This post began with a lunch-time conversation with Cristina Trujillo, a veteran teacher at Aragon High School who was once in a Stanford University class I team taught with Lee Swenson, a high school social studies teacher nearly 20 years ago. I have stayed in touch with Lee, Cristina, and others in her Curriculum & Instruction class over the years even gathering former students for a mini-reunion a few months ago.
Last month, I visited Cristina’s ninth grade world history class and those of four other social studies colleagues. The follow-up lunch conversation she and I were having was about what I saw in the five social studies classes and particularly what I observed in her class.
Over the decades, I have had many such conversations with teachers after visiting their classes. I avoid making global evaluations of the lesson (e.g., “Great lesson!” “You are a fine teacher,” “Students were disengaged with the content and gave you a hard time”). Instead, I ask teachers what they wanted to accomplish in their lesson then I report back to them what I saw avoiding loaded words whenever possible.
So I asked Cristina, over our salads, what she wanted from her lesson on the Industrial Revolution about worker militancy involving a political cartoon that she and the class analyzed. She told me. I then reported my observations one of which was about a group of 10 students (there were 27 in the class) who had participated a great deal in the guided discussion that Cristina had led .
That intense voluntary participation of the students led me to recount my recent experiences sitting in a dozen classes in two urban high schools, largely minority and poor, in Cleveland and Washington, D.C. I talked at length about students’ behavioral compliance that was obvious to me but showing little academic interest in the subjects of late 19th-century European imperialism and the Civil Rights movement in American history. In only one classroom did I see students ignore the teacher’s direction and become unruly. In four of those dozen lessons, however, I did see a handful of students participate–meaning that they answered teacher questions with vigor and seeming interest. In all of the classes, no more than half of the students, and in many others even less, turned in worksheets at the end of the period or homework that the teacher had assigned (see here, here and here).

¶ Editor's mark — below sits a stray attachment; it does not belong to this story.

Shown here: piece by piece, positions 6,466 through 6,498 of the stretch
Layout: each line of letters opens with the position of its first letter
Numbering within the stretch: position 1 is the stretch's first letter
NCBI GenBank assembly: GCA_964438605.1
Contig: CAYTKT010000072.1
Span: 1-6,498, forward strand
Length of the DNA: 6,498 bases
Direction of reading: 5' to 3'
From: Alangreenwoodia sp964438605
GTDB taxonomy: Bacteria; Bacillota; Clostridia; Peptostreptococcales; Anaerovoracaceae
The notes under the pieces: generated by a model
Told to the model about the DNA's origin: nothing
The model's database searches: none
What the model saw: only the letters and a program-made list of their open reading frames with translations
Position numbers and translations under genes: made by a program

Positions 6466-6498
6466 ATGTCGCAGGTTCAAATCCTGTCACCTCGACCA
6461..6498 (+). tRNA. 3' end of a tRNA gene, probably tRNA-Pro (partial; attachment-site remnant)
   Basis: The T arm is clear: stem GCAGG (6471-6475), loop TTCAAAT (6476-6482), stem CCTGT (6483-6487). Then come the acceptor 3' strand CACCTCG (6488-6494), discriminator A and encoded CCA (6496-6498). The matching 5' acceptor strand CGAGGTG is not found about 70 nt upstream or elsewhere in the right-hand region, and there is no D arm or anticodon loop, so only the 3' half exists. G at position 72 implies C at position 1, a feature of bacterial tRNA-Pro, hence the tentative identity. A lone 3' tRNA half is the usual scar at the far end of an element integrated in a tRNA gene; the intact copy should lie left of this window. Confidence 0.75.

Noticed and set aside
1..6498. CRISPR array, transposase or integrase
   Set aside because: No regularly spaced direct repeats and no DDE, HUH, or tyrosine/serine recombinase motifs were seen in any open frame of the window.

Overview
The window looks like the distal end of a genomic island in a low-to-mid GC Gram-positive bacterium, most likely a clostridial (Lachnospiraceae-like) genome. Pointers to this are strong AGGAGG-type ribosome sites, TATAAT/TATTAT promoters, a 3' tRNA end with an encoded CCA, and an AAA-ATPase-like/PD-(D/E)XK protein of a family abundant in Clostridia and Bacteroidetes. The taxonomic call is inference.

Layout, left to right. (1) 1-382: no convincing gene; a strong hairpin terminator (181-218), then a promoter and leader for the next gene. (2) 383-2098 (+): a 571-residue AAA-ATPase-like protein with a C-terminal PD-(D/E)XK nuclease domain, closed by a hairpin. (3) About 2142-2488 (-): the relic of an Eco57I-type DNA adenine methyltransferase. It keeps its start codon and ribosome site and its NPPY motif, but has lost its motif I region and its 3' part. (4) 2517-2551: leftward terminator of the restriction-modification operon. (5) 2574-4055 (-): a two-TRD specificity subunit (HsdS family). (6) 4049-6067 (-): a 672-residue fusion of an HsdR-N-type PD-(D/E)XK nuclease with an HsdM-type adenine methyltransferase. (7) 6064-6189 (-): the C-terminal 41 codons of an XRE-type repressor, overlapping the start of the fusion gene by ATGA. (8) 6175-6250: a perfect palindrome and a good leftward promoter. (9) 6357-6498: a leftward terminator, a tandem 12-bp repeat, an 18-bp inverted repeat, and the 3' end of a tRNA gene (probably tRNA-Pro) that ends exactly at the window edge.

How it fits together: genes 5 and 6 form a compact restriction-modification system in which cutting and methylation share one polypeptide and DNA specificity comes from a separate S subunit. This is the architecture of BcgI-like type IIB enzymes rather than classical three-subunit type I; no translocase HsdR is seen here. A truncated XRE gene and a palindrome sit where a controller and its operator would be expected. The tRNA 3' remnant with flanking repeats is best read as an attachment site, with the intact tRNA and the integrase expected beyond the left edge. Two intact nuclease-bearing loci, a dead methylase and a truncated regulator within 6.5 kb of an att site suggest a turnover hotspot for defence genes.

I compared my experiences in those history classrooms with what I saw in Cristina’s class and the lessons I observed of her Aragon High School* colleagues where I noted different degrees of student engagement with the content and overall behavioral compliance.
We then segued to her class and the clutch of high-participation students who seemingly had bought into the class. Cristina and I then began to discuss what compliance meant behaviorally and academically and the difference between compliance and student buy-in. Neither of us were familiar with the psychological literature on student engagement and behavioral compliance (or non-compliance). We were two teachers trying to make sense of what both of us have experienced in teaching students for decades.
Here is what we came up with from our experiences teaching history in different schools at different times. There are two kinds of students: ones who minimally follow the behavioral rules and complete academic work; and those students who go beyond minimal compliance and buy-into–demonstrate engagement–in the academic content with varying degrees of enthusiasm (we excluded a third type of student who disengaged completely from the class).